# Extrema Points

1. Sep 10, 2009

### manenbu

1. The problem statement, all variables and given/known data

Find exterma points of:
$$z=1-\sqrt{x^2+y^2}$$

2. Relevant equations

Second derivative test.

3. The attempt at a solution

I find that (0,0,1) is a point where an extremum exist. To determine whether it's a maximum or minimum I need to use the second derivative test, but my second derivatives are:
$$z^{''}_{xx} = -\frac{y^2}{\sqrt{(x^2+y^2)^3}}\\ z^{''}_{yy} = -\frac{x^2}{\sqrt{(x^2+y^2)^3}}\\ z^{''}_{xy} = \frac{xy}{\sqrt{(x^2+y^2)^3}}$$
All of those functions are undefined at at x=0 and y=0.
What should I do then?

(edit - any idea why won't the "\\" make a new line in the tex code?)

2. Sep 10, 2009

### Staff: Mentor

You can also look at the original equation. Clearly, the largest value of z will be 1, which occurs when x = 0 and y = 0. For all other values of x and y, a positive number is being subtracted from 1, giving a smaller value of z.

3. Sep 10, 2009

### manenbu

Yes, this is true. But I was wondering if there is a formal way of knowing this. For this particular function it's easy to just look at the function, but for another one it might not be.

4. Sep 10, 2009

### Staff: Mentor

Maybe you noticed that zx and zy are both undefined at (0, 0). This is a point in the domain of your function, which makes it a candidate for an extremum (in fact, the only candidate).

Inasmuch as there are no points where zx and zy are simultaneously zero, you have to use another approach to confirm that you have a maximum at (0, 0). You can do that with inequalities.
$$1 - \sqrt{x^2 + y^2} \le 1~for~all~x~and~y$$
and equals 1 only at (0, 0).
Do you need to say anything more that this?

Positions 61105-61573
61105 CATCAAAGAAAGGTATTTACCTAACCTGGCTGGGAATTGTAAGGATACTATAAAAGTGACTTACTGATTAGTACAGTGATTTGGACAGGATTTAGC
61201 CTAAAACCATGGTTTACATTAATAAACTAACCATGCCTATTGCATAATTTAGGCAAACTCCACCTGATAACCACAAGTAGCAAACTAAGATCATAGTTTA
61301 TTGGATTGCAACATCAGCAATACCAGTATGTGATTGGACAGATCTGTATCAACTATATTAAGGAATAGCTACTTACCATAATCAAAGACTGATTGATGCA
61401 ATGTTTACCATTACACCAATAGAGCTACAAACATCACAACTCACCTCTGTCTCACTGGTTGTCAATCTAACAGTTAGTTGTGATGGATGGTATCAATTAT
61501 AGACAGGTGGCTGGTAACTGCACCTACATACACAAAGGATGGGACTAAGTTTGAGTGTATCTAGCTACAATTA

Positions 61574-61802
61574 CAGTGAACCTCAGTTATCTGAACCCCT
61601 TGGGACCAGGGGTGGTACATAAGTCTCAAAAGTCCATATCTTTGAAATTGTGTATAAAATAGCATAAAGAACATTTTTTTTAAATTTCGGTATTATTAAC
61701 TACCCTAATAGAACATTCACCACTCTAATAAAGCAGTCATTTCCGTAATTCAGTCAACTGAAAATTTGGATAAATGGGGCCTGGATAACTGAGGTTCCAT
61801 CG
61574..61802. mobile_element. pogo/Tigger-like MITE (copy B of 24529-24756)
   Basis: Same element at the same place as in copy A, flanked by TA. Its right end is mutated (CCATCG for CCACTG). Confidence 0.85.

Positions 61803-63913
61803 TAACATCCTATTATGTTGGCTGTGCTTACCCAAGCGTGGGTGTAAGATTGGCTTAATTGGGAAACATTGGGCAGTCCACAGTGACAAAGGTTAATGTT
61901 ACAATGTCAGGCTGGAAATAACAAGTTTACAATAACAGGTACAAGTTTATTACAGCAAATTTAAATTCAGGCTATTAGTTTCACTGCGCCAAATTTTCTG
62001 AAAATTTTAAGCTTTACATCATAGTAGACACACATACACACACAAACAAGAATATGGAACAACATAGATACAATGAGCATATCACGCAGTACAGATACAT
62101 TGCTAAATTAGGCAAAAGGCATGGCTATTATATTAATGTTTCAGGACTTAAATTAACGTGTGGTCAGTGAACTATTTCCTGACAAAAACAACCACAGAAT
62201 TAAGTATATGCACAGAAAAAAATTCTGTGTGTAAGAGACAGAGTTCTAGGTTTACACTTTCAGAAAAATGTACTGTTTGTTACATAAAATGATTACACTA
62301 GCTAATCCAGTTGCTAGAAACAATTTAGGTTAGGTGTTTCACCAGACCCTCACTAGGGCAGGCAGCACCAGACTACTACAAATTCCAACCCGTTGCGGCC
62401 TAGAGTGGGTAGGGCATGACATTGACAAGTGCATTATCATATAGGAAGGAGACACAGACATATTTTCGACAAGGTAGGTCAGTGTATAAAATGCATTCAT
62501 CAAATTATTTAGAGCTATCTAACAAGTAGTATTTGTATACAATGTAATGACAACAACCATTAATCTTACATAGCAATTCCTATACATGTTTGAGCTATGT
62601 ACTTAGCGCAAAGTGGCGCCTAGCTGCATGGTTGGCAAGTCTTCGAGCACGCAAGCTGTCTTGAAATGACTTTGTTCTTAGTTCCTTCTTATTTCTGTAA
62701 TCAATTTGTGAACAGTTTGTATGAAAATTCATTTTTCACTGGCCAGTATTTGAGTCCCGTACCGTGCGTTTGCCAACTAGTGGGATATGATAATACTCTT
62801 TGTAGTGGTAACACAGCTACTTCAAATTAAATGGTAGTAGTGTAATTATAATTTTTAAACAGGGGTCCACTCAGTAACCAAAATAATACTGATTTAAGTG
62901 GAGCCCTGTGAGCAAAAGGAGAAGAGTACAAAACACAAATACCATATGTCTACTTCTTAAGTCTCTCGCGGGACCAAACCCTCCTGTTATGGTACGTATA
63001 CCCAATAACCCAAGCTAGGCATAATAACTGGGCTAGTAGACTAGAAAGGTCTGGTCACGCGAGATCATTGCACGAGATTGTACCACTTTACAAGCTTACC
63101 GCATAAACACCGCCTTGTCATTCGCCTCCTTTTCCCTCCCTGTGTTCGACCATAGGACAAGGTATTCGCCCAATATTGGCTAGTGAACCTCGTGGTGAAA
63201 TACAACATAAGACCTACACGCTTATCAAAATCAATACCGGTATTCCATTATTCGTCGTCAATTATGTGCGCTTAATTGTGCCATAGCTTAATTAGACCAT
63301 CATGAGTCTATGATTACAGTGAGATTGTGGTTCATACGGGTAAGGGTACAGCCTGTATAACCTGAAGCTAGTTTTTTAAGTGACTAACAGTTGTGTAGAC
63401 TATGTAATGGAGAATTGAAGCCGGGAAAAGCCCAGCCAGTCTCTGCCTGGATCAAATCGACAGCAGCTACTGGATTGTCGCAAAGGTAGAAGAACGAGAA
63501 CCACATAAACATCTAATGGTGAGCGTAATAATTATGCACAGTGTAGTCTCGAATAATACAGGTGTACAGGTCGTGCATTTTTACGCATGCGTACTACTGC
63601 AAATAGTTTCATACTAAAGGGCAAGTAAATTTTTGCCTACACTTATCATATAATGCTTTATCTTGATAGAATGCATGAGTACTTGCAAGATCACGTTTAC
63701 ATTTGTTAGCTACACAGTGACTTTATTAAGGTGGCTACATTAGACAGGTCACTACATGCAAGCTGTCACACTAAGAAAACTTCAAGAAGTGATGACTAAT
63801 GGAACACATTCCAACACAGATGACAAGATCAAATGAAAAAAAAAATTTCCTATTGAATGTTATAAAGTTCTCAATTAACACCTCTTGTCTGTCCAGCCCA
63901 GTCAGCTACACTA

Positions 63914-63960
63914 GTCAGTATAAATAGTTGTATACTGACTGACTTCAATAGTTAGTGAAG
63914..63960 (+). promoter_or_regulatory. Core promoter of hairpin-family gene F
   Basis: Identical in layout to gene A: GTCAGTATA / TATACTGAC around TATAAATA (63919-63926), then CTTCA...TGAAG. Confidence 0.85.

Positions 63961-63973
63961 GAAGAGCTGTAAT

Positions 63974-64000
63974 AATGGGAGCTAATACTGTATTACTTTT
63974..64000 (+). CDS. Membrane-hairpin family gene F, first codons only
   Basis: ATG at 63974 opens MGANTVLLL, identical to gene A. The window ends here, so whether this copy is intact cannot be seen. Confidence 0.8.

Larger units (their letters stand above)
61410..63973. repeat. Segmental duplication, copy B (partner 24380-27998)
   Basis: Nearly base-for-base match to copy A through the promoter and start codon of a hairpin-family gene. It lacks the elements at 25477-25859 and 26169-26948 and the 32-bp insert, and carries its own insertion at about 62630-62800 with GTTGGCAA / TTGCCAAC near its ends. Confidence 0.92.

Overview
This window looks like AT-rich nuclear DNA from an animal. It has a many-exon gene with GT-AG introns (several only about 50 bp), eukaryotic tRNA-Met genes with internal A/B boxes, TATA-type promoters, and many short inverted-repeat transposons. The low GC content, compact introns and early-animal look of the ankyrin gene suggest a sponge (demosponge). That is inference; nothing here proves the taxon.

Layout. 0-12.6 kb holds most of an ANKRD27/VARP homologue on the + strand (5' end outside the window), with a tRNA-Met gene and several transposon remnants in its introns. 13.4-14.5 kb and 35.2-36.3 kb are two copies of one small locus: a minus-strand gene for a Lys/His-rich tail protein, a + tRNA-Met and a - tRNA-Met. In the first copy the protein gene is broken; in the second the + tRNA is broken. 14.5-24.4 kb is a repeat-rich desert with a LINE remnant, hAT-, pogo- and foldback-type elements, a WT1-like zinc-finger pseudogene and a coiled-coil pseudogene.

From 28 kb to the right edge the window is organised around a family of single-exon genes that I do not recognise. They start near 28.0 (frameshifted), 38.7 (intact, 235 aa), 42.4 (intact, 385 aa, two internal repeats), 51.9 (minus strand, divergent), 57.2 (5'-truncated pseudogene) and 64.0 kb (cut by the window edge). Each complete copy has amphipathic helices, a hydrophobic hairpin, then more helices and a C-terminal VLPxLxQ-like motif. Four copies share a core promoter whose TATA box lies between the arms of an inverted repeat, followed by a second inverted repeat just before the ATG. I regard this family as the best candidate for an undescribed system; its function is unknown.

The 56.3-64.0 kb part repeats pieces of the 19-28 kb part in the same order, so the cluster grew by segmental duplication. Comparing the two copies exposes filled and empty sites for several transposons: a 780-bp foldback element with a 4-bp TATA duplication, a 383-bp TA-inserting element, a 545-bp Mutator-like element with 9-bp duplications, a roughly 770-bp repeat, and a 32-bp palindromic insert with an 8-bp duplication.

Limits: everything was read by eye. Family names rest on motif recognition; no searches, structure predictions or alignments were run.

5. Sep 10, 2009

### manenbu

ok, got it.

6. Sep 10, 2009

### manenbu

I got another question now:
I got this function:
z=-x2 -xy -y2 + 4lnx + 10lny

So the derivatives are:
$$z^{'}_{x} = -2x -y + \frac{4}{x}$$

$$z^{'}_{y} = -x -2y + \frac{10}{y}$$
when solving this system of equations i get the following points:
$$(\pm1,\pm2) and \left(\pm\frac{4}{\sqrt{3}},\mp\frac{5}{\sqrt{3}}\right)$$
all those points satisfy the derivative equation.
in the given answers, only (1,2) is a maximum point. also, when plotting this function i only see one maximum point at (1,2).
so where are the other points coming from?

7. Sep 10, 2009

### Staff: Mentor

For a new problem, you really should start a new thread.

You can't possibly have all of the points you listed. Because of the ln terms, The domain is {(x, y) | x > 0 and y > 0}. That eliminates all but one of the points you show.

I'll bet that you introduced a bunch of extraneous solutions when you solved for x in one of your equations (getting a radical) and substituting it in the other equation.

8. Sep 10, 2009

### manenbu

oh. seems so obvious now.
thanks for helping me, again.